Sandiford, 56, had known her penalty would be harsh: Indonesia is notorious for its uncompromising treatment of drug offenders. But prosecutors had sought a 15-year jail term, so when the panel of judges announced she would face a firing squad, it must have come as a cruel bolt from the blue.
The former legal secretary from Redcar, Cleveland, was arrested at Bali’s Ngurah Rai airport last May after customs officers found 4.8kg of cocaine in the lining of her suitcase. She was put in an orange prison uniform and paraded in front of the media, along with the haul of Class A drugs.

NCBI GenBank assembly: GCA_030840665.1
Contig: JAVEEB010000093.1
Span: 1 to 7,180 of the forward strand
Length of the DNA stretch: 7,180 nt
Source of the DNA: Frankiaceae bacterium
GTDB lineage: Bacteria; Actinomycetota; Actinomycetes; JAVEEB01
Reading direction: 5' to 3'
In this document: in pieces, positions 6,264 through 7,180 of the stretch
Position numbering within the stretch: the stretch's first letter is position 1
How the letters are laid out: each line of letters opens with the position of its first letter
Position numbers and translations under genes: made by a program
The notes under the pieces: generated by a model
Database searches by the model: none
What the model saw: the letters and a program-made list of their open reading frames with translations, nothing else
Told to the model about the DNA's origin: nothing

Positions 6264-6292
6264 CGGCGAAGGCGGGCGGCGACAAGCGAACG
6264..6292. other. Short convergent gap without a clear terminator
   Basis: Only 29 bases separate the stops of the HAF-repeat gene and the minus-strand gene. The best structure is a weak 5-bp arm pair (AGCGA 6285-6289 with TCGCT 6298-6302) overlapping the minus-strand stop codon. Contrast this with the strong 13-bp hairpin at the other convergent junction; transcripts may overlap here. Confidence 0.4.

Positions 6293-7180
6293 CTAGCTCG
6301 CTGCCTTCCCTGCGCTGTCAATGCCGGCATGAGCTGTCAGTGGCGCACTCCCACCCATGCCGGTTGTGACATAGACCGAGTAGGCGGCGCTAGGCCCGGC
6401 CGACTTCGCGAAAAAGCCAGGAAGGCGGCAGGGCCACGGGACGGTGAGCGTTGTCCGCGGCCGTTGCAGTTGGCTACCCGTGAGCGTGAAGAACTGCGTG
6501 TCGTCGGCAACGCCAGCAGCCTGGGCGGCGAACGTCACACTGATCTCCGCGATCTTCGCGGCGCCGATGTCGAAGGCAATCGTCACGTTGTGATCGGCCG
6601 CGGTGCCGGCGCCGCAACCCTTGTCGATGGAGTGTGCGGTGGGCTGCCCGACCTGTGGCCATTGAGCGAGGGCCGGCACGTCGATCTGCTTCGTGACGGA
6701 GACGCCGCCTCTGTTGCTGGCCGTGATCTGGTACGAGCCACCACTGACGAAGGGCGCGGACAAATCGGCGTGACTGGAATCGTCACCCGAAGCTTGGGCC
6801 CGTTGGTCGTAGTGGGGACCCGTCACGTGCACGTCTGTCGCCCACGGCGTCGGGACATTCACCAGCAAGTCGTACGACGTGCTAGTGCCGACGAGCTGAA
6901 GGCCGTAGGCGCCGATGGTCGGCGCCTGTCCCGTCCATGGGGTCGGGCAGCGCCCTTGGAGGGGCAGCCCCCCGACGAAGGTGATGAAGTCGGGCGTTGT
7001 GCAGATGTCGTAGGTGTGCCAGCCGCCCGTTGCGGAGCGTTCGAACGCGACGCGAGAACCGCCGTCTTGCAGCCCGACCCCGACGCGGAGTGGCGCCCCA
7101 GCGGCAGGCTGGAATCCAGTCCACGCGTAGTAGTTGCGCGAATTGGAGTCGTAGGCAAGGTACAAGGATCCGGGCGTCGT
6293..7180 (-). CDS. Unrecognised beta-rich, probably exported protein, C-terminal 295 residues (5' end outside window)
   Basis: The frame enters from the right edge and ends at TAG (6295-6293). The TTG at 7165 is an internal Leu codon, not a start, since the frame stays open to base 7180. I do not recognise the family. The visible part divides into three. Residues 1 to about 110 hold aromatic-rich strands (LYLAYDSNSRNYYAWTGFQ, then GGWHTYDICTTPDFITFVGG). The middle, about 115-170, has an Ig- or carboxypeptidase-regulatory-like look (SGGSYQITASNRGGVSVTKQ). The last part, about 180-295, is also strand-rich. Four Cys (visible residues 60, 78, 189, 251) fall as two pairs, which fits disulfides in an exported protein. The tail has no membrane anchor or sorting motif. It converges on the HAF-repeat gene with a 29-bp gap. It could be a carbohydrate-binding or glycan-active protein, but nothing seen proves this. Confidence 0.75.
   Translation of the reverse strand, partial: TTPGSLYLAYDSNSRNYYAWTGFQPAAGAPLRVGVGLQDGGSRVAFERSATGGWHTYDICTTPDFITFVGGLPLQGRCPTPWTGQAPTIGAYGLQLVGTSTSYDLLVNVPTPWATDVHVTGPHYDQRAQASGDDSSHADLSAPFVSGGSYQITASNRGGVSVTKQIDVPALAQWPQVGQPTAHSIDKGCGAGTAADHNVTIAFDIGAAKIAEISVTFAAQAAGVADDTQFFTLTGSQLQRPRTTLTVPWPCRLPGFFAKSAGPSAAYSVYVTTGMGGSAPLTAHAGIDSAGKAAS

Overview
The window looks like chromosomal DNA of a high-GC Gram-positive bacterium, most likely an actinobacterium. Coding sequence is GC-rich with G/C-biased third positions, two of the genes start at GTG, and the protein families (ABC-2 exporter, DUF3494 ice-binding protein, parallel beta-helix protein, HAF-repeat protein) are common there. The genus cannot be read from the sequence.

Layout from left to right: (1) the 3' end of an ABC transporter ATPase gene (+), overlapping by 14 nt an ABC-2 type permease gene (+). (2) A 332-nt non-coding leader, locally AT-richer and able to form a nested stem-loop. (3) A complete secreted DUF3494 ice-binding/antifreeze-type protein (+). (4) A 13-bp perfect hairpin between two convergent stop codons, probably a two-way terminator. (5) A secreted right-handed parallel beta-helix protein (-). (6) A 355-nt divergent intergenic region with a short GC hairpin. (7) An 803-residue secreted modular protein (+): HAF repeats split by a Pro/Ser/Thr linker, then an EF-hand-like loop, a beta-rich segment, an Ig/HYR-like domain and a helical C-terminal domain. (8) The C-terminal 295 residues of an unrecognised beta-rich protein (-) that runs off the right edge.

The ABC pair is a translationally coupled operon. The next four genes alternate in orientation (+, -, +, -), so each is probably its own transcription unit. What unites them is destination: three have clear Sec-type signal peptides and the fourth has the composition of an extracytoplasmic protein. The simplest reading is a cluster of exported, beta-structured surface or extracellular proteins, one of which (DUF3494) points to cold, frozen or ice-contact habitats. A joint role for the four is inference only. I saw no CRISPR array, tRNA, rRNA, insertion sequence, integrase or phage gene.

Earlier, she had told the court that she acted as a courier only because “the lives of my children were in danger”. In interviews, she said she was forced to carry the drugs into Bali from Bangkok by a UK-based drugs gang that had threatened to kill one of her sons. The court also heard that she had mental health problems.
Jennifer Fleetwood, a University of Kent expert on the role of women in the international drug trade, testified that her vulnerability “may have unfortunately made her an attractive target for threats, manipulation and coercion”.